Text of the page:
Our analysis begins with Penal Law § 155.15 (1), which provides "[i]n any prosecution for larceny committed by trespassory taking or embezzlement, it is an affirmative defense that the property was appropriated under a claim of right made in good faith." However, in evaluating the constitutionality of this statute, we have held that a good-faith claim of right is properly a defense -- not an affirmative defense -- and thus, "the people have the burden of disproving such defense beyond a reasonable doubt" (Penal Law § 25.00 [1]; see People v Green, 5 NY3d 538, 542 [2005], citing People v Chesler, 50 NY2d 203, 208-210 [1980]).

In determining whether to instruct a jury on a claimed defense, the court must view the evidence adduced at trial in the light most favorable to the defendant (see People v Butts, 72 NY2d 746, 750 [1988]; People v Steele, 26 NY2d 526, 529 [1970]; see also, Mathews v United States, 485 US 58, 63 [1988] ["a defendant is entitled to an instruction as to any recognized defense for which there exists evidence sufficient for a reasonable jury to find in his favor"]). A failure to do so constitutes reversible error (see People v Watts, 57 NY2d 299, 301 [1982]). Of course, it is fundamental that a "jury may accept portions of the defense and prosecution evidence or either of them" (People v Asan, 22 NY2d 526, 530 [1968]). "Therefore, inconsistency in claimed defenses or even between a defendant's testimony and a defense 'should not deprive [the] defendant of the requested charge' if the charge would otherwise be warranted by the evidence" (Butts, 72 NY2d at 750, quoting People v Padgett, 60 NY2d 142, 146 [1983]).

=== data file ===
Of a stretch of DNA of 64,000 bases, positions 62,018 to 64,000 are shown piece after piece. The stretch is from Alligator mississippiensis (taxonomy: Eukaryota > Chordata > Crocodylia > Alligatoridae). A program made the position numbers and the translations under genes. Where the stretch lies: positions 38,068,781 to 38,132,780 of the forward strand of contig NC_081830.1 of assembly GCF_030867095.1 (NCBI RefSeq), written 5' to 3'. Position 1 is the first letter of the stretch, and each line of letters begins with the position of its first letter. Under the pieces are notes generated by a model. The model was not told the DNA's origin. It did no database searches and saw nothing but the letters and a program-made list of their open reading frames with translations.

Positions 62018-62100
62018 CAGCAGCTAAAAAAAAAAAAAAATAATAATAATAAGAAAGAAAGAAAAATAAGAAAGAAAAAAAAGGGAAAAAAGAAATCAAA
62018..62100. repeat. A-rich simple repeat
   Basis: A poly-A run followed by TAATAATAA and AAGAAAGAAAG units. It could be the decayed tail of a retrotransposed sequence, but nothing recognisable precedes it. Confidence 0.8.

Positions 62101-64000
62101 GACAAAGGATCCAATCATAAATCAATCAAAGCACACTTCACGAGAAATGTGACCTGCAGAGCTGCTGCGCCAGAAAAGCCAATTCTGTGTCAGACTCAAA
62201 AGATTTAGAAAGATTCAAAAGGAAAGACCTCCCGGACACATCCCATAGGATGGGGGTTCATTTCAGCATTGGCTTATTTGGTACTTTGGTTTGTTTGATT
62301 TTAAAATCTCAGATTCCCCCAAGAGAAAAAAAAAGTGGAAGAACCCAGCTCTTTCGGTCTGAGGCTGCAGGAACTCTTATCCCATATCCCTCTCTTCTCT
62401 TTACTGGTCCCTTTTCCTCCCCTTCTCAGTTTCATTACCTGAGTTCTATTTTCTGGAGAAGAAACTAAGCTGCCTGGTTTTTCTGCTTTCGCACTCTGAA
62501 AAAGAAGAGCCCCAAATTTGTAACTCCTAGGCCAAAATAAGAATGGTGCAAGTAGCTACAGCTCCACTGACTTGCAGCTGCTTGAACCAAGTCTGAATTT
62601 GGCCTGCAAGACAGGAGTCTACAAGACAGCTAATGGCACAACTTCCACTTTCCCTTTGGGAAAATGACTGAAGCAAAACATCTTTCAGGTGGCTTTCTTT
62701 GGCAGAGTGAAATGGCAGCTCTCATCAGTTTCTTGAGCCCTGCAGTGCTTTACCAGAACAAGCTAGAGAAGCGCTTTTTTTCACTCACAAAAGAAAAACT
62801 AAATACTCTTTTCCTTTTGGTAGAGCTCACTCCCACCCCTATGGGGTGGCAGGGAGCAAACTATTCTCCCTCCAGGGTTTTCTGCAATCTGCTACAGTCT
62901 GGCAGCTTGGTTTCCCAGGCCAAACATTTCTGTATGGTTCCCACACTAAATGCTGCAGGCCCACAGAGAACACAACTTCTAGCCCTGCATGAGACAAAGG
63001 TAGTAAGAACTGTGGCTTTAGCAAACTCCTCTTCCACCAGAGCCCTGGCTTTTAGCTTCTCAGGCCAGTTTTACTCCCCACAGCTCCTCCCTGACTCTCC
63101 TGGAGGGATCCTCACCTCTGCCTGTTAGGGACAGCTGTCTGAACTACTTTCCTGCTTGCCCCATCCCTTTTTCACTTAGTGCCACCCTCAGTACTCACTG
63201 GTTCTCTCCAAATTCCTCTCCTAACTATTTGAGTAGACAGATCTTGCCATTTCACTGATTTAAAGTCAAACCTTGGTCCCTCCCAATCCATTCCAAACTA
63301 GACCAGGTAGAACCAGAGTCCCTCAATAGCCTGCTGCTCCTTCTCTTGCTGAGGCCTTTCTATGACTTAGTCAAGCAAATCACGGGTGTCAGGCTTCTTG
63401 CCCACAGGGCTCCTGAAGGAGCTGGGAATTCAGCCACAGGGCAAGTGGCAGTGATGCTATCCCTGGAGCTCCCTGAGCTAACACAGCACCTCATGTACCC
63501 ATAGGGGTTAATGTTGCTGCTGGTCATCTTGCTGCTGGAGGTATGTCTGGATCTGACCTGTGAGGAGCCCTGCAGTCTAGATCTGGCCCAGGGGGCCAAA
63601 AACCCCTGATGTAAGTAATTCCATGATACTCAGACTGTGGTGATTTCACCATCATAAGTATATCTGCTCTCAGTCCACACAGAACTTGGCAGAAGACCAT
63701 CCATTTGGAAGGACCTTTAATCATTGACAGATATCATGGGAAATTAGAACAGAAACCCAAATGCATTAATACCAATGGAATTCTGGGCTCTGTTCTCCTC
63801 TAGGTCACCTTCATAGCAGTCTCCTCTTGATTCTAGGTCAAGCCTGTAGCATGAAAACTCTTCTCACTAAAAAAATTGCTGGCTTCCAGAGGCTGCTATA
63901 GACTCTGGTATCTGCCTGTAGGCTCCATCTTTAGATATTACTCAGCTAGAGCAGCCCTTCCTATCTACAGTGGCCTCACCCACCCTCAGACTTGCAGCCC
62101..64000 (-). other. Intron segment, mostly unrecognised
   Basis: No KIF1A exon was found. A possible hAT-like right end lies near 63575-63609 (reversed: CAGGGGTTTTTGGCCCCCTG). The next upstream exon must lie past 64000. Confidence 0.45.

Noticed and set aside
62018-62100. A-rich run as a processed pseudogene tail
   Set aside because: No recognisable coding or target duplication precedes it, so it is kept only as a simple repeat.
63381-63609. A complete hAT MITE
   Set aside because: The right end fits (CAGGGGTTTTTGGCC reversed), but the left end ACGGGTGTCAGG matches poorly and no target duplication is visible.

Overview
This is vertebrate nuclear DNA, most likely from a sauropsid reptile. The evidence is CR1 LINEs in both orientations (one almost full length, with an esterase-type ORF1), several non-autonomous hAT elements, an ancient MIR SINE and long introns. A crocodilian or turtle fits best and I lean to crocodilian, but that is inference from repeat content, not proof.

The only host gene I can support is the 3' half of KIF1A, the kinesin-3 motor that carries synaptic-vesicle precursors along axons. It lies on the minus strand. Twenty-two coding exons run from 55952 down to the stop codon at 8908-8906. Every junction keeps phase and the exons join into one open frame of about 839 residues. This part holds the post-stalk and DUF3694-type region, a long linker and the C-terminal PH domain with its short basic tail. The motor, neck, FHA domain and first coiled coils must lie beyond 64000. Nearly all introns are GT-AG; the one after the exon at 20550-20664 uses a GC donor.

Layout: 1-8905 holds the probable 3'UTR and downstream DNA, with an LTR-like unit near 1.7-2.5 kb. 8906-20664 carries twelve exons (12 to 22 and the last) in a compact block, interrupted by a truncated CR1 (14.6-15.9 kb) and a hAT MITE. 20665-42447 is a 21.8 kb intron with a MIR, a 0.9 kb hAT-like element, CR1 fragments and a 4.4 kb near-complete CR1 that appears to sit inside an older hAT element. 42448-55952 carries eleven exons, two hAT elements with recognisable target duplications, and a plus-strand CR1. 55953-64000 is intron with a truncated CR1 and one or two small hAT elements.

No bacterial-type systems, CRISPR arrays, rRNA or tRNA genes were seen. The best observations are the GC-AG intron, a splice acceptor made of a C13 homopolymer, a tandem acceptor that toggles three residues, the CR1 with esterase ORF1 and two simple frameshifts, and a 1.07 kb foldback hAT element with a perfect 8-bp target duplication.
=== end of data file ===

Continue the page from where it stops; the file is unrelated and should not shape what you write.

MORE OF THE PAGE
Applying these principles, we find that there was evidence in the record to support defendant's good-faith claim of right defense. We note that defendant's statement, if credited, establishes that Larson, one of the highest ranking officials in the Seneca County Sheriff's Department, gave defendant and his colleagues permission to take whatever property they wanted. Indeed, it also indicates that two of his colleagues also relied on Larson's representation and took property, and that Larson procured several items of property for himself as well. Moreover, the evidence demonstrates that the sheriffs ...